"The personal impact of rabies can be enormous, as the bite of a rabid dog can lead to months of anxiety while victims are unsure as to whether rabies may develop. This is particularly true for poor people living in rural areas of Africa and Asia where post-exposure vaccines and immunoglobulin may not be available and are very expensive. Children are often at greatest risk from rabies as they are more likely to be bitten by dogs, and are also more likely to be bitten in high-risk sites on the body, such as the head and neck. Also, because rabies affects the brain, its victims often have frightening symptoms starting several weeks to months after an exposure. A person may feel strange sensations at the site of the bite from a rabid animal, hallucinations, difficulty swallowing, and probably most notoriously, hydrophobia (fear of water)--all of which lead quickly to death--there is no known medical cure once clinical signs of rabies are present. The bite of rabid animals often causes terrible injuries even if rabies itself can be prevented by effective post-exposure prophylaxis."

"In addition, rabies is a concern for animal welfare. Fear of the disease may result in hostile and antagonistic attitudes towards dogs and often inhumane approaches to rabies control among dogs in a community. Also, rabies poses an immediate threat to several of the world's most endangered wildlife populations, such as the Florida Panther, Ethiopian Wolf, and African Wild Dog.

Hold An Event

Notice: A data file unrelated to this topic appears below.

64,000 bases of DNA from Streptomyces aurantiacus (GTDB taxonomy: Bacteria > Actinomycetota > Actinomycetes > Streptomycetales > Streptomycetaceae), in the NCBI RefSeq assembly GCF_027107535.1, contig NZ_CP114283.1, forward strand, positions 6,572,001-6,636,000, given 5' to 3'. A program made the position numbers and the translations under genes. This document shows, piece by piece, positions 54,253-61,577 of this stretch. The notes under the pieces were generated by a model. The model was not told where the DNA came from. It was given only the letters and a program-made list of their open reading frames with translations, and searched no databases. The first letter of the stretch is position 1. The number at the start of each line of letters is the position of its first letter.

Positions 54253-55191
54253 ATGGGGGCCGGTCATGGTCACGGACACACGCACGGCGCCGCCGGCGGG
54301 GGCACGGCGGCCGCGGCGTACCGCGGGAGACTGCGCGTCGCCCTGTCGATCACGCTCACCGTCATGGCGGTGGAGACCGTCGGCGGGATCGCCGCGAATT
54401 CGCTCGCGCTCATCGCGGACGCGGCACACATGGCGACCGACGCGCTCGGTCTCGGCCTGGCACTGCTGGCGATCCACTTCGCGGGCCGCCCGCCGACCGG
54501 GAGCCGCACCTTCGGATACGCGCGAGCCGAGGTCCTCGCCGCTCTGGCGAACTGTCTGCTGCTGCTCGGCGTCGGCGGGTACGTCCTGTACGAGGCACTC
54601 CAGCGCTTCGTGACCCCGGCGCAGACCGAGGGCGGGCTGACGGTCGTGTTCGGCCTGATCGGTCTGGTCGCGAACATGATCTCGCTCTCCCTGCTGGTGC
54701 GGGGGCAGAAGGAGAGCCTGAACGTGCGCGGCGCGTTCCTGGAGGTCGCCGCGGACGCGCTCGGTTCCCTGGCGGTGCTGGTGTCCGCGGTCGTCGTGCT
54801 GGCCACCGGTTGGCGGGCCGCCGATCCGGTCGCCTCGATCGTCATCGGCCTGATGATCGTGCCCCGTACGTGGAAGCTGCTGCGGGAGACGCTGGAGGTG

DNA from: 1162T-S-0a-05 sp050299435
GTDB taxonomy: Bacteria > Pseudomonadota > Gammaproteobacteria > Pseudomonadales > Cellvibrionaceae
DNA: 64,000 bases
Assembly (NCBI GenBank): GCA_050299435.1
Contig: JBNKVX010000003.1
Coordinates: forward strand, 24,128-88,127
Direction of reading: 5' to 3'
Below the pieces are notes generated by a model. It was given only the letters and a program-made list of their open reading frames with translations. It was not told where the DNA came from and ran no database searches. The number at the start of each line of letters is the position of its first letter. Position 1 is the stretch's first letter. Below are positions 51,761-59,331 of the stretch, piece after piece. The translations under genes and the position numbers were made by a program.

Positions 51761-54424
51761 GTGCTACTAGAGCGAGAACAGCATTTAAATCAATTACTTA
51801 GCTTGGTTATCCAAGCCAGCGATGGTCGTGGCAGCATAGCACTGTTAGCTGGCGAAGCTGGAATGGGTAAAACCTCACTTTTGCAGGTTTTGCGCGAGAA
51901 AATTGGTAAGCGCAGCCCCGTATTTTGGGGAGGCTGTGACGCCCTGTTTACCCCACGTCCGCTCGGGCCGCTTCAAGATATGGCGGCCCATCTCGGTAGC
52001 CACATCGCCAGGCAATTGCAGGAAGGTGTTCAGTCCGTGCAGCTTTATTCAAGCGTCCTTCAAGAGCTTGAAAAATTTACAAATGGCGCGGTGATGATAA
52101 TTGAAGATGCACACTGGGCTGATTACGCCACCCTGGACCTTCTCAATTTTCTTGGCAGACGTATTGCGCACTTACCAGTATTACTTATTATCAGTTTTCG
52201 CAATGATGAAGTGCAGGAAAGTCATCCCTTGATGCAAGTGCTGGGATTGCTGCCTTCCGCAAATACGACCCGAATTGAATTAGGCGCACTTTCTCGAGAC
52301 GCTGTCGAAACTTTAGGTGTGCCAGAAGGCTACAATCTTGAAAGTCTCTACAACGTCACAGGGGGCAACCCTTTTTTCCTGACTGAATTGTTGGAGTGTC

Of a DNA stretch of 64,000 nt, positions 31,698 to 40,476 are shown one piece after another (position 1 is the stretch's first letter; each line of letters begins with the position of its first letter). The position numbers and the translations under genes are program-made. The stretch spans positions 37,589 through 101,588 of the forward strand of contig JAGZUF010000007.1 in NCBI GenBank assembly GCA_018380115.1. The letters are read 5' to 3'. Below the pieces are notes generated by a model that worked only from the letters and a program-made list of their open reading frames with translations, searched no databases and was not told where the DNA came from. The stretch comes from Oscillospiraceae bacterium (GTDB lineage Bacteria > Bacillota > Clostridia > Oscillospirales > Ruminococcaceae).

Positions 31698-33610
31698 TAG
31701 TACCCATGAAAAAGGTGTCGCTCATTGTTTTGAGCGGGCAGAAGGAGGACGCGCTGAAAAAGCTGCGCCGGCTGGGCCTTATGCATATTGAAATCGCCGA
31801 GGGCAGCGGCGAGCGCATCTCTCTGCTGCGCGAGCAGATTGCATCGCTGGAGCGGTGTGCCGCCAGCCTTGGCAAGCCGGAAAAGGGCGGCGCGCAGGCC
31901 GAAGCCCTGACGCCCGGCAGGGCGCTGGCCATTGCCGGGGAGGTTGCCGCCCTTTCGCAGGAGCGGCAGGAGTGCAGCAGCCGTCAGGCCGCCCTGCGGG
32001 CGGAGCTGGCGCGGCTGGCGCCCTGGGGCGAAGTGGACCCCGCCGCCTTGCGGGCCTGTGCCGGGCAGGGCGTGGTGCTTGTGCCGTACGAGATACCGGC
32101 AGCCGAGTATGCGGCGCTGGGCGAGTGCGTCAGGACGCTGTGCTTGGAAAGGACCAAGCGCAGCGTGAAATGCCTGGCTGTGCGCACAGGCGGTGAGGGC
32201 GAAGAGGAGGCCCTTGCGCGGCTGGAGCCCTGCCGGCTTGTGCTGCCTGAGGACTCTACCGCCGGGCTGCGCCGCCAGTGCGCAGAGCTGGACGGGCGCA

The World Rabies Day initiative consists of inviting partners and individuals to plan and conduct a number of inaugural World Rabies Day events including runs, walks, rolls (i.e., runs including disabled persons, as well as bicycling events), concerts, festivals, educational seminars, scientific symposia, and official declaration ceremonies. "There are a number of imaginative names for planned events, including: Run Against Rabies; Run For Rabies, Run 4 Rabies Awareness; Run, Walk and Roll for Rabies Control; Swim for a Rabies-free Country, a series of "Rock and Roll for Rabies Control" fundraising concerts, and more.

There are downloadable materials available for planning a World Rabies Day event. See for a Course Planning Guide (PDF), Fundraising Guide (PDF), Event Sign In Sheet (PDF), and an Event Signage (PPT).

Teaching to Make Rabies History

Are you a teacher of a primary or secondary school? If so, you are asked to join the rabies campaign to educate children about the causes of rabies and how it can end.

"We invite you and your students to use our downloadable education material and suggestions for activities to Make Rabies History by participating in this inaugural World Rabies Day. See for Learning to Make Rabies History Curriculum (PowerPoint), Learning to Make Rabies History Curriculum (PDF), and Commemorations to Make Rabies History.

The World Rabies Day initiative invites individuals and groups of persons to commemorate persons, especially loved ones, who have died of rabies through the observation of 55 seconds of silence--one second for each 1,000 persons per year whose death from rabies could have been prevented.

Make Rabies History

The World Rabies Day initiative is a global rabies awareness campaign to spread the word about rabies prevention. To find events in North America visit

For a list of World Rabies Day partners visit

Donation for Eradication
"Rabies is a terrible disease that kills around 100 children a day in Africa and Asia, and which causes considerable suffering for people and their animals," noted the organization. If you would like to support this initiative financially visit If you would like to purchase T shirts or other items with the World Rabies Day logo, visit

More will be added to the World Rabies Day Web site in the upcoming weeks.

About the Author

Kimberly S. Brown

Kimberly S. Brown was the Publisher/Editor of The Horse: Your Guide To Equine Health Care from June 2008 to March 2010, and she served in various positions at Blood-Horse Publications since 1980.